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Dummy Import

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Audio CD, Import, October 17, 1994
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$4.39 $0.99
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Songs from this album are available to purchase as MP3s. Click on "Buy MP3" or view the MP3 Album.

Song Title Time Price
listen  1. Mysterons 5:06$0.99  Buy MP3 
listen  2. Sour Times 4:14$1.29  Buy MP3 
listen  3. Strangers 3:58$0.99  Buy MP3 
listen  4. It Could Be Sweet 4:19$0.99  Buy MP3 
listen  5. Wandering Star 4:54$1.29  Buy MP3 
listen  6. It's A Fire 3:49$0.99  Buy MP3 
listen  7. Numb 3:58$0.99  Buy MP3 
listen  8. Roads 5:05$1.29  Buy MP3 
listen  9. Pedestal 3:41$0.99  Buy MP3 
listen10. Biscuit 5:04$0.99  Buy MP3 
listen11. Glory Box 5:05$1.29  Buy MP3 

Amazon's Portishead Store


Image of album by Portishead


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Portishead are a band from Bristol, England, named after the nearby town of the same name, 12 miles (19 km) west of Bristol.
The band was formed in Bristol, UK in 1991, by Geoff Barrow, Beth Gibbons and Adrian Utley. After releasing a short film (To Kill a Dead Man) and its accompanying music, Portishead signed a record deal with Go! Beat Records.
Dummy ... Read more in Amazon's Portishead Store

Visit Amazon's Portishead Store
for 18 albums, 12 photos, discussions, and more.

Frequently Bought Together

Dummy + Portishead [Vinyl] + Third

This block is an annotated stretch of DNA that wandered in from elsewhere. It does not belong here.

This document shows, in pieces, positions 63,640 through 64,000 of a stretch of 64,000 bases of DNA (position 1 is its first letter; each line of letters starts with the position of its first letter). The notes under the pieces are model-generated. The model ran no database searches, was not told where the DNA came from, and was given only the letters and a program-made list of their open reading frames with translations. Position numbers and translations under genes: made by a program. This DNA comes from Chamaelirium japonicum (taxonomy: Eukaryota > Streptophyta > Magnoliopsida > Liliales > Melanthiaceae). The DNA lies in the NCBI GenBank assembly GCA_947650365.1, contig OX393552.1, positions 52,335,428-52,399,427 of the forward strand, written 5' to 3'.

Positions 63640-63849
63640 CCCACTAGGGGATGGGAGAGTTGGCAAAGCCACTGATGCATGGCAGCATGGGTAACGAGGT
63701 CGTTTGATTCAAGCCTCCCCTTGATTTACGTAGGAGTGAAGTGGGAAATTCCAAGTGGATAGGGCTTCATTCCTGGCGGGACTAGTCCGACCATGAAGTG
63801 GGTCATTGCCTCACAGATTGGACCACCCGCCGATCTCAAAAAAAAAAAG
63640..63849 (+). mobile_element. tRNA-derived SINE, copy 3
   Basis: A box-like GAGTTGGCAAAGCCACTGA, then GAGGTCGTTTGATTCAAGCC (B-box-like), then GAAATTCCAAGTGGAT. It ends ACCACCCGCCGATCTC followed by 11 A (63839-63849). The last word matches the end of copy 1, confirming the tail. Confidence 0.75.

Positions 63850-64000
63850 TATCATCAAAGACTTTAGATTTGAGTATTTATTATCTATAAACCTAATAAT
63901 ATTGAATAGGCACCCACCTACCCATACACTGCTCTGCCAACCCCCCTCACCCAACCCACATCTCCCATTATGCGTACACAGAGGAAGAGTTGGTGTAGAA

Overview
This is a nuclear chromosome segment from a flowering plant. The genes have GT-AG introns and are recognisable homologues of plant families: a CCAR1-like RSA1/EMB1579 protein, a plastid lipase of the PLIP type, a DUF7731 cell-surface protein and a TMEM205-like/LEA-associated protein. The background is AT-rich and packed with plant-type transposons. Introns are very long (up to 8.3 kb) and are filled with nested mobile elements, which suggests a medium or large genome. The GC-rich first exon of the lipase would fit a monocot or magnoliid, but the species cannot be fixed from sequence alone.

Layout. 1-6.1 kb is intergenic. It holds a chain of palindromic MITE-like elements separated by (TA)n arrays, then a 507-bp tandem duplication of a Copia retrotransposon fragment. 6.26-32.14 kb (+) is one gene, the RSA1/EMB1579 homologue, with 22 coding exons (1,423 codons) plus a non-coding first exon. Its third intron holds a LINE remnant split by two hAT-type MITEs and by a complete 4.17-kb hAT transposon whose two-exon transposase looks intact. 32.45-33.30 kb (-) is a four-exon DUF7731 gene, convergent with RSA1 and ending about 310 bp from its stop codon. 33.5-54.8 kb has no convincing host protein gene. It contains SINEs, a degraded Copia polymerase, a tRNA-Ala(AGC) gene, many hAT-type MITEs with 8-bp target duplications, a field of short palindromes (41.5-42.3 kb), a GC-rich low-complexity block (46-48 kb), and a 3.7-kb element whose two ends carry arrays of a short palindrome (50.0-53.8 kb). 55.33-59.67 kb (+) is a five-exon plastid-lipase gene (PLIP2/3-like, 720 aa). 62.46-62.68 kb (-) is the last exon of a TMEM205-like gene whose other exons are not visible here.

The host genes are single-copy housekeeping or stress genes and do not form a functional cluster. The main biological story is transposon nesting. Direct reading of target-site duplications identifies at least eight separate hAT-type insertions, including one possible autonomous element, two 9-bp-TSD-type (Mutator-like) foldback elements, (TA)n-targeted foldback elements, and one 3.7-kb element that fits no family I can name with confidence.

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Product Details

  • Audio CD (October 17, 1994)
  • Original Release Date: October 18, 1994
  • Number of Discs: 1
  • Format: Import
  • Label: Polygram Records
  • ASIN: B000001FI7
  • Average Customer Review: 4.7 out of 5 stars  See all reviews (319 customer reviews)
  • Amazon Best Sellers Rank: #2,871 in Music (See Top 100 in Music)

Editorial Reviews

Product Description

11-track version includes 'It's a Fire' not featured on the 10-track version. Universal. 1994.

The collaboration of studio whiz Geoff Barrow and singer Beth Gibbons, Dummy was made at the same time as a short film noir called "To Kill a Dead Man," and the same approach--gloomy, tormented, and wildly melodramatic--permeates the album. "Sour Times" (the hit in which Gibbons cries, again and again, "Nobody loves me, it's true") and the more cryptic "Glory Box" are the linchpins of the album, defining its sound: dark flashes of old soul and film music, dehumanized electronic bleeps, Gibbons emoting like she's consumed by shame, and a bass-and-beat pulse derived from the slow bump and grind of the Bristol scene that spawned Barrow's old collaborators, Massive Attack. --Douglas Wolk

Customer Reviews

Beth Gibbons has a very beautiful and smooth voice.
Lorna Langan
No matter how many times I listen to this album it still crushes me just like the first time.
What makes it so good is that every single song on the album is worth listening to.
Colin C. Brash

Most Helpful Customer Reviews

117 of 120 people found the following review helpful By C. Michael Massey on June 14, 2000